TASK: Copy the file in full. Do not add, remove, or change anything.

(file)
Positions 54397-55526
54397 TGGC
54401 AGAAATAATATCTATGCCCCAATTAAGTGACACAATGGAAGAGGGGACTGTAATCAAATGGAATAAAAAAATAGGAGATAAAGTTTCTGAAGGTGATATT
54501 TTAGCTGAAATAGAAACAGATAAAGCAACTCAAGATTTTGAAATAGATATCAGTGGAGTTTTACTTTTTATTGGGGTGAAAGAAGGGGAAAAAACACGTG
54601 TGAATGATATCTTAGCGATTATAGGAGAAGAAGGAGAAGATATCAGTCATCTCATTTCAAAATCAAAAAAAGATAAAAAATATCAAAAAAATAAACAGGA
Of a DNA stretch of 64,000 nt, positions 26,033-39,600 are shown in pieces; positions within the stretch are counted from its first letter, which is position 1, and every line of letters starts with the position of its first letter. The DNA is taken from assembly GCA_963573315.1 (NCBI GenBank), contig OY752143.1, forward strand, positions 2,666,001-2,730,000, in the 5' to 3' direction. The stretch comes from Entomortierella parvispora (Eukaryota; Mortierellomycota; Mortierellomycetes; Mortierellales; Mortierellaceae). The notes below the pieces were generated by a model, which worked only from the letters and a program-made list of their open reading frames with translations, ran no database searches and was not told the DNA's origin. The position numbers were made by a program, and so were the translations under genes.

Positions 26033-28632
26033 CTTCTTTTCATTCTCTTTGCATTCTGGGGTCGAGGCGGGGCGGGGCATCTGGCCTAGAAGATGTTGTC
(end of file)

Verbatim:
Positions 54397-55526
54397 TGGC
54401 AGAAATAATATCTATGCCCCAATTAAGTGACACAATGGAAGAGGGGACTGTAATCAAATGGAATAAAAAAATAGGAGATAAAGTTTCTGAAGGTGATATT
54501 TTAGCTGAAATAGAAACAGATAAAGCAACTCAAGATTTTGAAATAGATATCAGTGGAGTTTTACTTTTTATTGGGGTGAAAGAAGGGGAAAAAACACGTG
54601 TGAATGATATCTTAGCGATTATAGGAGAAGAAGGAGAAGATATCAGTCATCTCATTTCAAAATCAAAAAAAGATAAAAAATATCAAAAAAATAAACAGGA
Of a DNA stretch of 64,000 nt, positions 26,033-39,600 are shown in pieces; positions within the stretch are counted from its first letter, which is position 1, and every line of letters starts with the position of its first letter. The DNA is taken from assembly GCA_963573315.1 (NCBI GenBank), contig OY752143.1, forward strand, positions 2,666,001-2,730,000, in the 5' to 3' direction. The stretch comes from Entomortierella parvispora (Eukaryota; Mortierellomycota; Mortierellomycetes; Mortierellales; Mortierellaceae). The notes below the pieces were generated by a model, which worked only from the letters and a program-made list of their open reading frames with translations, ran no database searches and was not told the DNA's origin. The position numbers were made by a program, and so were the translations under genes.

Positions 26033-28632
26033 CTTCTTTTCATTCTCTTTGCATTCTGGGGTCGAGGCGGGGCGGGGCATCTGGCCTAGAAGATGTTGTC